Reminds me of when you would go to the school dance and wait for that great girl to dance with, and miss out on the wonderfully fun girl with a great smile that your mate ended up with!

    …and you ended up dancing with no one.

    • Chris Savage July 11, 2012 at 4:36 pm #

      Happens to me all the time Cameron!

  4. Alan July 11, 2012 at 11:40 am #

    Nice. Very informative and I have fallen into the trap of perfection so many times, which inevitably takes any flexibility away and in this busy life, flexibility is a must. I will keep the thoughts top of mind. Thanks.

    • Chris Savage July 11, 2012 at 4:35 pm #

      Thanks Alan

  5. Carl Sherriff July 11, 2012 at 11:58 am #

    Thanks for that great reminder Chris. Perfect timing for me!

  6. Rod Killick July 11, 2012 at 2:45 pm #

    Thanks Chris. I just looked up Patton’s original speech. First class, motivational @rse-kicking!

    http://www.pattonhq.com/speech.html

    • Chris Savage July 11, 2012 at 4:23 pm #

      Outstanding stuff! Thanks for sharing. Chris

  7. Amanda Bloom July 11, 2012 at 4:22 pm #

    This is the pivotal natural law that I have been struggling with for most of my artistic life. The great danger of the concept of perfectionism is that often it is just a glorified term for procrastination. I won’t do it unless it is perfect, often means, I’m terrified that if I do it to the natural limits of my ability, it won’t be “good enough” and I will have to face that. We hold an idea of perfection to disguise the self belief that the average things we do are not good enough somehow. Yet, surprisingly, average, with all it’s flaws and “less than perfectness” is something that often synthesises more easily and effortlessly with the average person, and society as a whole. People can relate to the humanity and imperfection within things that are not perfect. It also invites their contributions and allows them into your idea…giving THEM the chance to make it perfect…growing a stronger team around the concept. Don’t underestimate the immense power innate within the distance between a good thing and a perfect thing. It is a power that can attract the right team around an idea. I once devised a mantra for myself “A good thing completed is better than a brilliant thing in the making”. Love it Chris…thank you.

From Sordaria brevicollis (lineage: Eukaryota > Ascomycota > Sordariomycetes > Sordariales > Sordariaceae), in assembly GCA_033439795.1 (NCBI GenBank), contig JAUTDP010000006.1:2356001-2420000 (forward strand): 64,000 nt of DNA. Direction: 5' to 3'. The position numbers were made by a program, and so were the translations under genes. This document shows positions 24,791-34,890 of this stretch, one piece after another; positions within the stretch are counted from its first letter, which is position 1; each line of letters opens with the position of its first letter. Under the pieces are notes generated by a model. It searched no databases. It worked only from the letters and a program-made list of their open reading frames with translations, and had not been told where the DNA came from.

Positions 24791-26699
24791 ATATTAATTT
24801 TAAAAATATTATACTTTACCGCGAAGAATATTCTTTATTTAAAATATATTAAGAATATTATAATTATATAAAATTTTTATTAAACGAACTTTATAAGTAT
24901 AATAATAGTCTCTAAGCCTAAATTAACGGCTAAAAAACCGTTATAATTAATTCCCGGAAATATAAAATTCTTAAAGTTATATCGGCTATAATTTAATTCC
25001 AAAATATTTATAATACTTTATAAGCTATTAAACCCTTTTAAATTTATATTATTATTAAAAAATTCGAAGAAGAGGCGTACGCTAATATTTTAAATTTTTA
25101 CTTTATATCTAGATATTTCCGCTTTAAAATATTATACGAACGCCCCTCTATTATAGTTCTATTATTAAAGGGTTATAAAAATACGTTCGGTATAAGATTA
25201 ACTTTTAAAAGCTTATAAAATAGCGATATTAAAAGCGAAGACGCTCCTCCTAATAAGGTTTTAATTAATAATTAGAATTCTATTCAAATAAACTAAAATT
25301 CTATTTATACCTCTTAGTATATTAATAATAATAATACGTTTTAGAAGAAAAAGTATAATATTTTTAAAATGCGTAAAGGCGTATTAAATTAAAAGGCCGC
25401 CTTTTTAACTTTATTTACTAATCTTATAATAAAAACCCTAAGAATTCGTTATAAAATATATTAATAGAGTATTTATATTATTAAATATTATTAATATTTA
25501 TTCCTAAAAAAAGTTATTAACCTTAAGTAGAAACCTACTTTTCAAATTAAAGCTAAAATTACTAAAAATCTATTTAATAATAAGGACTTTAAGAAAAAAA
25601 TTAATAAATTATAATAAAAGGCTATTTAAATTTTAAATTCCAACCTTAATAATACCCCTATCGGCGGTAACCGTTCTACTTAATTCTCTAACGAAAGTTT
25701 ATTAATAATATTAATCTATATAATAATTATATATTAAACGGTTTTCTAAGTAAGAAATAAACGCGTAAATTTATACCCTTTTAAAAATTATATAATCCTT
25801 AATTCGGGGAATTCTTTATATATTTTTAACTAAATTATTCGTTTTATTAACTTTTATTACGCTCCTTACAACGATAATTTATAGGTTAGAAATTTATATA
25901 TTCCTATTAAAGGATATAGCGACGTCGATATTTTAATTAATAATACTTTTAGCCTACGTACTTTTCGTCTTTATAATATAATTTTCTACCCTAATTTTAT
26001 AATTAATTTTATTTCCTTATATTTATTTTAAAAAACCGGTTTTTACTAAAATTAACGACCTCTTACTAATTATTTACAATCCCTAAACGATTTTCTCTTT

• Chris Savage July 11, 2012 at 4:39 pm #

      Thanks Amanda. Great insight and self awareness. Chris

  8. Shona July 11, 2012 at 4:23 pm #

    After just spending the whole day on a task that should have taken an hour, wish I had read your post yesterday!!! Haha, great post again Chris. Thanks!

  9. Amanda Bloom July 11, 2012 at 4:30 pm #

    Another problem with perfectionism is that often you’ll waste so much energy perfecting the wrong idea. Throw it out there against the canvas of the wisdom and opinions of others, to let it reshape and evolve into a better idea…and THEN perfect it.
    It’s destiny may have always been to fail, so let it fail quickly and move on to a winning idea.
    I always say the key to success is to fail as many times and as quickly as possible. People often think that being a perfectionist means they won’t have to fail publicly in order to achieve success. We all must fail first. Possibly many times. Perfectionism just slows the process. Another little mantra; There is only one true failure; to fail to fail.

    • Chris Savage July 11, 2012 at 4:40 pm #

      More excellent thoughts. Thanks Amanda.

      • Amanda Bloom July 12, 2012 at 1:15 am #

        Thanks, it allowed me a good 15 minutes procrastination! lol

  10. Dee July 13, 2012 at 3:09 pm #

    Hi Chris,
    Much appreciated for noting my current sentiments. As with Carl S, this is perfect timing for me to! I think you should start a new blog and base it on your own insights combined with astrological predictions…. that would be funny. Thanks Dee.